Jay Cutler's remaining contract makes him even more valuable to any team that might be interested in trading for him.
The football topic that swamped the media last year was Brett Favre's relationship with the Green Bay Packers. The star quarterback finally wound up in a New York Jets uniform after months of speculation.
This year, center stage belongs to Jay Cutler, quarterback of the Denver Broncos (for now). Favre and Cutler have the same agent (Bus Cook), by the way, and that just adds to the intrigue surrounding this year's soap opera.
However, Cutler's case is much more interesting than last year's situation with the aging Favre. While Favre had no more than one or two years left in him when he departed from Green Bay, Cutler will be 26 years old on April 29 and could play for another 10 years.
It is highly unusual that a player of Cutler's caliber is available for a trade in the NFL. Quarterbacks such as Chad Pennington, Kurt Warner and Drew Brees have switched teams in recent years and had success with their new clubs, but Cutler is younger than all of them. Therefore, let's take a look at his value, based on production, age and contract.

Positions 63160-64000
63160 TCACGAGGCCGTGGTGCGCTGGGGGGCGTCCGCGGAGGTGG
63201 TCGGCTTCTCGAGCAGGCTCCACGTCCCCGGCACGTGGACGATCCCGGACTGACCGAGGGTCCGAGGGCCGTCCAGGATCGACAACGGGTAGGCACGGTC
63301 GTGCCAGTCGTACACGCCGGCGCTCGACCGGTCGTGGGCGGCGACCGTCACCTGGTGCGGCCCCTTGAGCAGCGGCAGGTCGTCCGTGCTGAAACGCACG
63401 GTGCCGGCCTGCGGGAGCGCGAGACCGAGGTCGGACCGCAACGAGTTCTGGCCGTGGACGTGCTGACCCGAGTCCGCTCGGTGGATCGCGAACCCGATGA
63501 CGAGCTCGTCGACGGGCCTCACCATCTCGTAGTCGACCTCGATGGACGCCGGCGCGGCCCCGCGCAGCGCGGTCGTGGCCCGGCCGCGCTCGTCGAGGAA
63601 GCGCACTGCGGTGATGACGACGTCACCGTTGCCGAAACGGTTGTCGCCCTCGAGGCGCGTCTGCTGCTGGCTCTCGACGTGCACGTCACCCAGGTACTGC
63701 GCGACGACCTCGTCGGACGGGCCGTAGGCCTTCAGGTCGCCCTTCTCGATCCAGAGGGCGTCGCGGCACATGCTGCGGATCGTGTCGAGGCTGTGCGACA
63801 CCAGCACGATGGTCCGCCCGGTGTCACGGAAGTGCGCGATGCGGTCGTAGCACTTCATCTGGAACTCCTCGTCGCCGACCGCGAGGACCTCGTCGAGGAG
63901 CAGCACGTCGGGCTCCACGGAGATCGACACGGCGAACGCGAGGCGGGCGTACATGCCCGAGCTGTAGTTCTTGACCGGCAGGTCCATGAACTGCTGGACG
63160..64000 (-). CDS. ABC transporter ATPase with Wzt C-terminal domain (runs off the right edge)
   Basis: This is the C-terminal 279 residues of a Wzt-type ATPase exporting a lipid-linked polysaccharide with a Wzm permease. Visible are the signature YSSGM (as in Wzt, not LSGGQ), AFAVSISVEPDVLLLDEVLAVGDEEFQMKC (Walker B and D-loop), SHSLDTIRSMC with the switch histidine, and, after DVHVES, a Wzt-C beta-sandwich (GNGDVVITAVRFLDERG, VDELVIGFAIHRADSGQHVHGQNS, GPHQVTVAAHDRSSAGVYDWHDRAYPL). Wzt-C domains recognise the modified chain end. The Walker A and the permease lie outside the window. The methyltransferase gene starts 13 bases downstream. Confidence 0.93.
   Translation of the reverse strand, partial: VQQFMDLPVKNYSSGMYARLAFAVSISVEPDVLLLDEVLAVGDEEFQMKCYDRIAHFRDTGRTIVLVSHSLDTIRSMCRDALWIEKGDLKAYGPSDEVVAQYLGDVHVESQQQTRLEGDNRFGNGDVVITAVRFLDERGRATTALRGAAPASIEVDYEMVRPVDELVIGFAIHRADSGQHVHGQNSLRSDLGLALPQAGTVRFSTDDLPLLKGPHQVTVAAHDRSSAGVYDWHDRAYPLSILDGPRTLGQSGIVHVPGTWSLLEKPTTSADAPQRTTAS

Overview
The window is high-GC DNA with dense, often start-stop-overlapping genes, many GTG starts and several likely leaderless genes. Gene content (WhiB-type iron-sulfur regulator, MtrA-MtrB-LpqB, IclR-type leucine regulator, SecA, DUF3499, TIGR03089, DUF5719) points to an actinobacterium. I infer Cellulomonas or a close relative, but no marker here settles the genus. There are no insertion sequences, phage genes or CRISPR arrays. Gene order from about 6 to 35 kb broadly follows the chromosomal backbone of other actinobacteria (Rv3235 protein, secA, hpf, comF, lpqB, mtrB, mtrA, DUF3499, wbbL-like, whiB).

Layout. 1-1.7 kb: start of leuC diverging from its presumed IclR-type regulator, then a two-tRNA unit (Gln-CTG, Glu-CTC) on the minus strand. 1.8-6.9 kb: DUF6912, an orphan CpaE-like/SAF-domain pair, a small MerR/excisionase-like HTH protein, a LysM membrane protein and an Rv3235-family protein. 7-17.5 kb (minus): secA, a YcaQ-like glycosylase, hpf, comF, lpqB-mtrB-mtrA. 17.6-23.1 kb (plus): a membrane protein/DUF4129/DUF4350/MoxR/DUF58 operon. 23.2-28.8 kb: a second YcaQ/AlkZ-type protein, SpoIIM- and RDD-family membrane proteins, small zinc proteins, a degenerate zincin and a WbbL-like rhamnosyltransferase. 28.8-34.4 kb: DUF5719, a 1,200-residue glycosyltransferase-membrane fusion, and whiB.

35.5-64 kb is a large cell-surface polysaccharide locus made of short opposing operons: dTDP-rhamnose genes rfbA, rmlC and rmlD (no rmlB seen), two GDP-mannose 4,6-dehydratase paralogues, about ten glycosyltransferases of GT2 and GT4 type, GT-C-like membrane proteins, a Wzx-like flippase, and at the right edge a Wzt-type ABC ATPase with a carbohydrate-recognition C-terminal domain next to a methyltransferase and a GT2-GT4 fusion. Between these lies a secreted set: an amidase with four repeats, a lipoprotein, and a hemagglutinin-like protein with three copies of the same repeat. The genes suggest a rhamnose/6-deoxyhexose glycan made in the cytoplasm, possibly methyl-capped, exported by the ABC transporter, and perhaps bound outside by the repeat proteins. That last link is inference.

Before any team calls the Broncos to inquire about what it would take to acquire Cutler -- if Denver even really wants to trade him -- it must look at his production.
Cutler has numbers that seem to command a big price tag. Take a look at what he did in 2008 and consider that the Broncos' defense was ranked 29th overall and last in creating turnovers with just 13 takeaways. They were 30th in points allowed. Overall, they had 44 starts from rookies -- the second-highest total in the NFL behind aKansas City Chiefs team that was in a full-blown youth movement. In contrast, the Pittsburgh Steelers had only one start by a rookie all season on their way to winning the Super Bowl.